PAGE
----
Eight men now remain in the Olympic singles tournament, and all from different countries: Argentina, France, Great Britain, Japan, Serbia, Spain, Switzerland, and United States. At the end of the day, tomorrow, only four will remain and fight to bring Olympic glory home.
Along the way, only two big surprises came along, the first one happening at the very beginning, and the second, today, more of a surprise as the player on the losing end had come into this Olympic tournament in great shape and having lost only one match on grass.
A stunning defeat
For Kei Nishikori defeated David Ferrer to reach the quarter-finals.
The Spaniard’s defeat is very surprising, indeed, but what astonishes the most is the scoreline, as Nishikori shocked everyone, most of whom had to follow the match via live scores, by inflicting Ferrer a rare bagel in the first set.
Ferrer seemed to recuperate after that, breaking Nishikori in his very first service game of the second set, and if he lost that break advantage a few games later, it was to take it back right away, and not to let go of it, forcing a third and decisive set.
The games were then tightly disputed, each man holding on to his serve and, at the same time, racing against the rapidly fading light. When David Ferrer saved a couple of break points to hold for 4-4, it was 8:45 local and we all wondered if they would suspend the match to complete it tomorrow. Quite unexpectedly, they went on.
At 5-4, however, the match was stopped, but not to be finished tomorrow: it was moved to Centre Court to be completed so every round-of-16 match would be completed today.
First of all, it is a really astonishing decision to change courts at such a moment in the match, not because it was the third set, but because it was not in an even number of games, as they do when they suspend a match for darkness. Moreover, the change of courts brought a whole other problem: that of the adaptation to whole other conditions, moving from an outdoor court to an indoor one.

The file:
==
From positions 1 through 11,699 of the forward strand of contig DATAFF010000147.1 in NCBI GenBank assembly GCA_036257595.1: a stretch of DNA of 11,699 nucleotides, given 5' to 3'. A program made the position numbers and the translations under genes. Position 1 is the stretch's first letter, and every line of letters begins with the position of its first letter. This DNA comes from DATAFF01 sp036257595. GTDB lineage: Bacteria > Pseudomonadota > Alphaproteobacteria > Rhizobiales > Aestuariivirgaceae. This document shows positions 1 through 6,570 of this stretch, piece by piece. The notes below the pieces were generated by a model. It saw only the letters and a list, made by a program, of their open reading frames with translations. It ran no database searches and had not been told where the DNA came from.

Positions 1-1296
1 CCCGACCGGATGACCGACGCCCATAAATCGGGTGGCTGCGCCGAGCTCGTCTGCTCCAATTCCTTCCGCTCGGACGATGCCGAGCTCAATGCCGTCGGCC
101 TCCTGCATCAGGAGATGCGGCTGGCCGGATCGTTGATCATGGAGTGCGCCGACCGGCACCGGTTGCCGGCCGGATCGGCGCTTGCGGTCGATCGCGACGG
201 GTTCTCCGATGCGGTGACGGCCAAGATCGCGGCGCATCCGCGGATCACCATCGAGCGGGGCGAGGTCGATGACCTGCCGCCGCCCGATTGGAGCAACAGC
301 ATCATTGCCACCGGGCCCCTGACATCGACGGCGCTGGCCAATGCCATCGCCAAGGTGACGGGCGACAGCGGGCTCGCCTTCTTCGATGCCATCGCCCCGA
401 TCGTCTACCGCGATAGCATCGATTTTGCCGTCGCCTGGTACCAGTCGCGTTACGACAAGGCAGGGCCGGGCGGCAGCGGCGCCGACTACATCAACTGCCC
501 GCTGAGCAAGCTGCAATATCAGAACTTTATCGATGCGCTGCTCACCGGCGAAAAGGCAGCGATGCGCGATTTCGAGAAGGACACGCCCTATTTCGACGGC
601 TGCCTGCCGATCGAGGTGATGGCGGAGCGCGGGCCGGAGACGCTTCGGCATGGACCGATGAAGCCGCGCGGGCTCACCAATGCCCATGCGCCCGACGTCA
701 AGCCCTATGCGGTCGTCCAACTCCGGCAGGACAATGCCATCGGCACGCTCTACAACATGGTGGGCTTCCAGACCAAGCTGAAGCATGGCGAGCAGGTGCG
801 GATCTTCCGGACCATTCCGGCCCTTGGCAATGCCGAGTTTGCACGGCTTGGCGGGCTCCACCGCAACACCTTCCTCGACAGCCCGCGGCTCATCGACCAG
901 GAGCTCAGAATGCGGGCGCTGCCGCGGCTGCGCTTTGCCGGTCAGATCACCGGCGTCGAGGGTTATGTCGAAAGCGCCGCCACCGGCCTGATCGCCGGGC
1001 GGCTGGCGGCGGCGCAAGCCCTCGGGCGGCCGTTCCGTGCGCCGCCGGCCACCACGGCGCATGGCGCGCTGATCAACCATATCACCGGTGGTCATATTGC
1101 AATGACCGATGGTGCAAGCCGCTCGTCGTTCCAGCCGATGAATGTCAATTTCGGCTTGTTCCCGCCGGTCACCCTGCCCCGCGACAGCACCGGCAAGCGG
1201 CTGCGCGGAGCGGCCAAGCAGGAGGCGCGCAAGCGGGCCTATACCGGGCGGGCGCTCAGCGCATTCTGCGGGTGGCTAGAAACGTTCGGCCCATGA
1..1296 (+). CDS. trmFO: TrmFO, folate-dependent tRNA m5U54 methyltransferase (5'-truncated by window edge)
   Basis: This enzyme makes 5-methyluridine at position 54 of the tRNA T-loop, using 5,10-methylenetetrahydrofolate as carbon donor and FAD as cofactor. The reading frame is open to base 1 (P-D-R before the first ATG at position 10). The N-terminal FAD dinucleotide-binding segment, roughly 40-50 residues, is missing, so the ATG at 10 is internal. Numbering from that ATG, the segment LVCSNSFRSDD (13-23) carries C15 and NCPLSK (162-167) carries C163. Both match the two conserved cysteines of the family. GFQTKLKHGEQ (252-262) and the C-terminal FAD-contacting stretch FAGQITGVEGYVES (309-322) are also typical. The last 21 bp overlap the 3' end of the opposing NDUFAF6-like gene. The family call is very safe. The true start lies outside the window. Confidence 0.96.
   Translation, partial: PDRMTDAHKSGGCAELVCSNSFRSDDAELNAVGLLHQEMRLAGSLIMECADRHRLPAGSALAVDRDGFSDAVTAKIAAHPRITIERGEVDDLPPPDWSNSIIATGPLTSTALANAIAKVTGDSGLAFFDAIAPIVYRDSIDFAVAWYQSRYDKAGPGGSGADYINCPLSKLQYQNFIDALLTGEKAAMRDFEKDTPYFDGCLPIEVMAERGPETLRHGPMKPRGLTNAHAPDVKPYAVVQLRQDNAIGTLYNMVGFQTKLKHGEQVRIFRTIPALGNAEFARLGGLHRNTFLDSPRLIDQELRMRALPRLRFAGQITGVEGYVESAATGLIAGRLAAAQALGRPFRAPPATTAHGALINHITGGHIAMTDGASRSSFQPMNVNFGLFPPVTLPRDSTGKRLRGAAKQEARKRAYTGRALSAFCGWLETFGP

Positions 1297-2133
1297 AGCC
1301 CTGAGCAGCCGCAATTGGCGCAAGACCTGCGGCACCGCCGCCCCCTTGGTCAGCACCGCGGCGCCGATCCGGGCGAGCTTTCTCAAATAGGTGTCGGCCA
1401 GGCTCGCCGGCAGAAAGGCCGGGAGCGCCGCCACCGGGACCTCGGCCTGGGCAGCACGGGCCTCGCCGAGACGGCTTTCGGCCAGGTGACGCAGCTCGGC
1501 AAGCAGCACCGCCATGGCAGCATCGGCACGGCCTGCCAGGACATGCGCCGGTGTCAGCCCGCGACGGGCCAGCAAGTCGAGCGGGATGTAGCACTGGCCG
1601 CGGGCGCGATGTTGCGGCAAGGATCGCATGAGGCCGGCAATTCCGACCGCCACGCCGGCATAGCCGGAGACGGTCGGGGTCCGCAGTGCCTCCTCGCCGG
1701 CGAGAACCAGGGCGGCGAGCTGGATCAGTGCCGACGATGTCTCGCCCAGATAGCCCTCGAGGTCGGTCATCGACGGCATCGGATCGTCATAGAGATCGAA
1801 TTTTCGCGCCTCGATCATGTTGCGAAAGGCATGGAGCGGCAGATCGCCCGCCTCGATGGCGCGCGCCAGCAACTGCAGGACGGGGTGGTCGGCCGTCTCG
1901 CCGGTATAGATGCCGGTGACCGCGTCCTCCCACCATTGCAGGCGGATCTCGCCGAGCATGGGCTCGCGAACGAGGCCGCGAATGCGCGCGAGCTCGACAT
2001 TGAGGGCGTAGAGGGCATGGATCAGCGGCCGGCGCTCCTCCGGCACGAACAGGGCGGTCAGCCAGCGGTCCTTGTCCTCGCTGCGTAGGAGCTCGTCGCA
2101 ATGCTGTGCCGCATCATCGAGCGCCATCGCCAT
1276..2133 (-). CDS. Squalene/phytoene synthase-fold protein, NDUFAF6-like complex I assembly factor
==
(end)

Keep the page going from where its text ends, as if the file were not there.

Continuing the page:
Doing so at 5-4* in the decisive set put the server completely on the edge, as he not only had to serve to stay in the match, he also had to do so in whole other conditions than those in which he played the whole time before.
In this case, it was David Ferrer who ended up trying to stay in the Games that way. And he ended up broken at 15 in a flurry of errors, his hopes of a singles medal vanishing as Kei Nishikori took the game, and the match, 6-0 3-6 6-4.
Classy as always, Ferrer refused afterwards to blame the change for the loss: “Nishikori was better and looking for an excuse would be lame.”
It remains a shocking first set, and a very surprising loss, for the World no 5, who had not lost before the quarter-finals of a tournament since Monte Carlo, and a great win for the young Japanese.
Tomorrow’s quarter-finals promise to be gripping, at least on paper, and the format leads to believe that there may be a surprise or two who will be among the four to fight for medals.
- Roger Federer (1) vs John Isner (10): Roger Federer has won their last meeting, in the Indian Wells finals, in straight sets, and leads the head-to-head 3-1. However, they have never played on grass, and Isner has proven that, in best-of-three matches on the surface, he is quite a tough opponent.
- Juan Martín del Potro (8) vs Kei Nishikori (15): They faced on grass last month, in the third round of Wimbledon, a quite convincing straight-set win in favour of the Argentine, who has never lost a match against the Japanese in three meetings. How tired will Nishikori be from his late finish, and how confident following his big upset? Del Potro, for his part, will have to come all guns blazing, and make sure to avoid a concentration drop such as he’s had against Gilles Simon today, and that he’s wont to have.
- Novak Djokovic (2) vs Jo-Wilfried Tsonga (5): I don’t think many have forgotten the last time they met, in the quarter-finals of the French Open, when Tsonga squandered match points and ended up losing the fourth set, and the match, 1-6 in the final set. Coming out of this marathon match against Milos Raonic, he made short work of Feliciano López today, winning in straight sets. As for Djokovic, he was made to work against Lleyton Hewitt, who really did not give him the match, although he came really short in the decisive set. The head-to-head (6-5) and the odds favour the Serbian for this one, but I would not rule out a surprise win, if Tsonga keeps his wits together and has some gas left in the tank.
- Andy Murray (3) vs Nicolás Almagro (11): The two haven’t met since Indian Wells, in 2010, and have never faced on grass in three previous meetings. However, it is obvious from the opposition faced since the beginning of the tournament and their recent performances on grass that the Brit starts as the heavy favourite for this match. However, Almagro should not be underestimated, especially if he comes out as full of confidence as we have seen him lately.
Who will be in the semi-finals? It’s time to make your picks!